Hopeful News About Our Climate

Like many fellow climate activists, I often despair for the fate of all I hold dear.

But I recently read Al Gore’s article, “The Turning Point:  New Hope for the Climate,” in The Rolling Stone.   Gore has persuaded me that there is ample reason to hope.  While it is true that it is too late to stop global warming, and that our efforts must be directed to preventing the worst scenarios from becoming reality, he shows that many positive changes are taking place.  And many of these changes are occurring more rapidly than scientists had anticipated.  

I summarize here some of the very hopeful points in Gore’s article.  If you’d like to read the whole piece, just click on the link at the end.

  • Our ability to convert sunshine to usable energy has become much cheaper far more rapidly than anyone had predicted.  The cost of electricity from photovoltaic, or PV, solar cells is now equal to or less than the cost of electricity from other sources powering electric grids in at least 79 countries.  By 2020–as the scale of deployments grows and the costs continue to decline–more than 80% of the world’s people will live in regions where solar will be competitive with electricity from other sources.
  • Germany, far from the world’s sunniest or windiest country, now generates 37% of its daily electricity from solar and wind.  Analysts predict that number will rise to 50% by 2020!  (To me, this proves what is possible if the political will is there.) 
  • In the U.S., where up to 49% of new generating capacity came from renewables in 2012, 166 coal-fired electricity-generating plants have either closed or have announced they are closing in the past four and a half years.  An additional 183 proposed new coal plants have been canceled since 2005.
  • India’s new prime minister Narendra Modi (who has authored an e-book on global warming), has launched a stunning program that is bringing solar-generated electricity to 400 million people who have never had electricity before!
  • Bangladesh is installing nearly two new rooftop PV systems every minute–making that country the most rapidly growing market for PV in the world.  
  • At the start of the 21st century, some scoffed at projections that the world would be installing one gigawatt of new solar electricity per year by 2010.  That goal was exceeded 17 times over!  Last year it was exceeded 39 times over!  And this year the world is on pace to exceed that benchmark as much as 55 times over.
  • The cost of wind energy is plummeting.  Since 2009 it has dropped 43% in the U.S.  Wind energy is now cheaper than coal for new generating capacity.  Worldwide, in 2010, wind deployments were seven times greater than projections made in 2000.  Now, wind deployments are more than 10 times that projection.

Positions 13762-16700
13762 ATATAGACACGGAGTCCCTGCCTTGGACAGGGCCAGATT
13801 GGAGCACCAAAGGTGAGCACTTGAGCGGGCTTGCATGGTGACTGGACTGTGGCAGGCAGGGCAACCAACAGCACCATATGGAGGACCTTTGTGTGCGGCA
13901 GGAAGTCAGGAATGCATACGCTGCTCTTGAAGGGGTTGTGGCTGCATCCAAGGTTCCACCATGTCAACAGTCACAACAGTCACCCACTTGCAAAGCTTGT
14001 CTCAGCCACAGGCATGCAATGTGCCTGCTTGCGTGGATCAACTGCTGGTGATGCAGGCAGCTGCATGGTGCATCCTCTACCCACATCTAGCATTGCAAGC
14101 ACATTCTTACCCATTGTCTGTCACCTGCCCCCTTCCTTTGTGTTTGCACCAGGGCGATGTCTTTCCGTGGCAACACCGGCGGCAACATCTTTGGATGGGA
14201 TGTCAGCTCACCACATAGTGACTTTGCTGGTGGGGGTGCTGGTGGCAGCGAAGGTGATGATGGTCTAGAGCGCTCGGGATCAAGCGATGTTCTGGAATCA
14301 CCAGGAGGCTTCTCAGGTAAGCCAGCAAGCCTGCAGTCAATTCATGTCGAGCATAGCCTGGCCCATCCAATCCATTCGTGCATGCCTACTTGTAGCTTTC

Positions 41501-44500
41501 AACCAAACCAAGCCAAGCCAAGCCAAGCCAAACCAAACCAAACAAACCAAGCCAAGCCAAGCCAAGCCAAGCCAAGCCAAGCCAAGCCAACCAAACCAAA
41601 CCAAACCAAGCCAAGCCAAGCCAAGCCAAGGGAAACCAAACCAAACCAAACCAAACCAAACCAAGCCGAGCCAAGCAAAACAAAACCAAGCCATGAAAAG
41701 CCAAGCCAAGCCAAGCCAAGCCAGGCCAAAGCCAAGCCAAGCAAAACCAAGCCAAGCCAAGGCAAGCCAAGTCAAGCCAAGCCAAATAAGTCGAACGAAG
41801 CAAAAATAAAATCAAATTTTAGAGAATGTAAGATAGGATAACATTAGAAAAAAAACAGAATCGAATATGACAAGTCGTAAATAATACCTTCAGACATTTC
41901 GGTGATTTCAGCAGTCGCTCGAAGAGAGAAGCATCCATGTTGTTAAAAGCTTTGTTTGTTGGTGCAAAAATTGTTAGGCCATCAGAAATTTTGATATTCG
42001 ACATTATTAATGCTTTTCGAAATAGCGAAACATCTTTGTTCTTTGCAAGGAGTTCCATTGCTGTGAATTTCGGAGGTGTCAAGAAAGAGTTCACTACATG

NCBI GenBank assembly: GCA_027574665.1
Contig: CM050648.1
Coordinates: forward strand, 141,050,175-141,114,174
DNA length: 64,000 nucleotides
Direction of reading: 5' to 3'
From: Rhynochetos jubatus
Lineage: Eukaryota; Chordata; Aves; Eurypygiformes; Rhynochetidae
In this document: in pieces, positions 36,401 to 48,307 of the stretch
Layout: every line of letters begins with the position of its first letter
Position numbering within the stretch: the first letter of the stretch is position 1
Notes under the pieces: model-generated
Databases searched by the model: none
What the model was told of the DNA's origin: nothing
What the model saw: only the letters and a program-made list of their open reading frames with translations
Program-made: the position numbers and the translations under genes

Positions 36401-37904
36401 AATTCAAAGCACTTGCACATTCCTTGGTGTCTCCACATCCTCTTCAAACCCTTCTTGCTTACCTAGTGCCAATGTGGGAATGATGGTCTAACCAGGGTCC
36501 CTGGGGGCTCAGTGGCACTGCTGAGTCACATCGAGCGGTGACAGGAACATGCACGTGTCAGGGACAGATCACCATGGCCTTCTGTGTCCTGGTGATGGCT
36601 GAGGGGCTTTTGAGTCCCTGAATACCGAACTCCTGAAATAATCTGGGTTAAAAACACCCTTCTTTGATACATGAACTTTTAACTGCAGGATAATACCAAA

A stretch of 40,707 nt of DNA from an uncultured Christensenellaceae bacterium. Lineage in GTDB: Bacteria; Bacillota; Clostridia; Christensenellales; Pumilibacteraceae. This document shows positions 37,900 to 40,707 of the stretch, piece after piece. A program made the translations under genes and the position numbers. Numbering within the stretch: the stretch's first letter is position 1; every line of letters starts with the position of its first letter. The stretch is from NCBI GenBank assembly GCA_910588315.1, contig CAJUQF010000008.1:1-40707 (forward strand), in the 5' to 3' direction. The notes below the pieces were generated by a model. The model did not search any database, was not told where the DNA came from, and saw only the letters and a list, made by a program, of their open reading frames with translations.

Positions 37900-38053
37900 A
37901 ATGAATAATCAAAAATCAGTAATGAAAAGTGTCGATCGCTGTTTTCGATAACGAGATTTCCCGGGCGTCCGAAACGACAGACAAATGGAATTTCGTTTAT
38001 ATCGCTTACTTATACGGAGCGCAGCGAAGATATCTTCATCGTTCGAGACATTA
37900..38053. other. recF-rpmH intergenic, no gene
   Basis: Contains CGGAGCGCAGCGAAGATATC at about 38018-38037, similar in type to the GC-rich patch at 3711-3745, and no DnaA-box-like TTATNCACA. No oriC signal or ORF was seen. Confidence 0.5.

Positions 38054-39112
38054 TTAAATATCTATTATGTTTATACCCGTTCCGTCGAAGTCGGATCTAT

• In the U.S., nearly one-third of all new electricity-generating capacity in the last five years has come from wind, and installed wind capacity in the U.S. has increased more than fivefold since 2006.
  • While the cost of carbon-based energy continues to increase, the cost of solar electricity has dropped by an average of 20% per year since 2010. 
  • President Obama, mostly a disappointment when it comes to action on climate, is finally stepping up the pace.  He has empowered the EPA to enforce limits on CO2 emissions for both new and existing sources.  He has enforced bold new standards for the fuel economy of the U.S. transportation fleet.
  • Because Obama is making reductions in CO2 a much higher priority than he did in his first term, he will bring to the 2015 global climate talks in Paris a credibility and moral authority that he lacked during the disastrous world meeting in Copenhagen in 2009.
  • China’s new president Xi Jinping has launched a pilot cap-and-trade system in two cities and five provinces as a model for a nationwide cap-and-trade program in the next few years.  He has banned all new coal burning in several cities and required the reporting of CO2 emissions by all major industrial sources.  
  • The U.S. and China have reached an agreement to limit another potent source of global warming pollution–the chemical compounds known as hydro-fluorocarbons, or HFCs.
  • Warren Buffett has announced that he is ready to double Berkshire Hathaway’s existing $15 billion investment in wind and solar energy.
  • A growing number of large investors–pension funds, university endowments, and others–have announced decisions to divest from carbon-intensive assets.
  • The stock exchanges of Sao Paulo and Johannesburg have decided to require the full integration of sustainability from all listed companies.  Standard & Poor’s has announced that some nations vulnerable to the impacts of the climate crisis may soon have their bonds downgraded because of the enhanced risk to holders of those assets.

All of the above is VERY good news–cause for real hope and optimism.–April Moore

The Turning Point: New Hope for the Climate

3 Responses to “Hopeful News About Our Climate”

  1. Kia Ware Says:

    Wow, so nice to read some positive news about climate change and people’s efforts to improve the future.

  2. Todd Says:

    April, An excellent summary of the article! Todd

  3. Diane Artz Furlong Says:

    Thank you, April, for sharing this news. It has lifted my despair and allowed me to see cause for hope.

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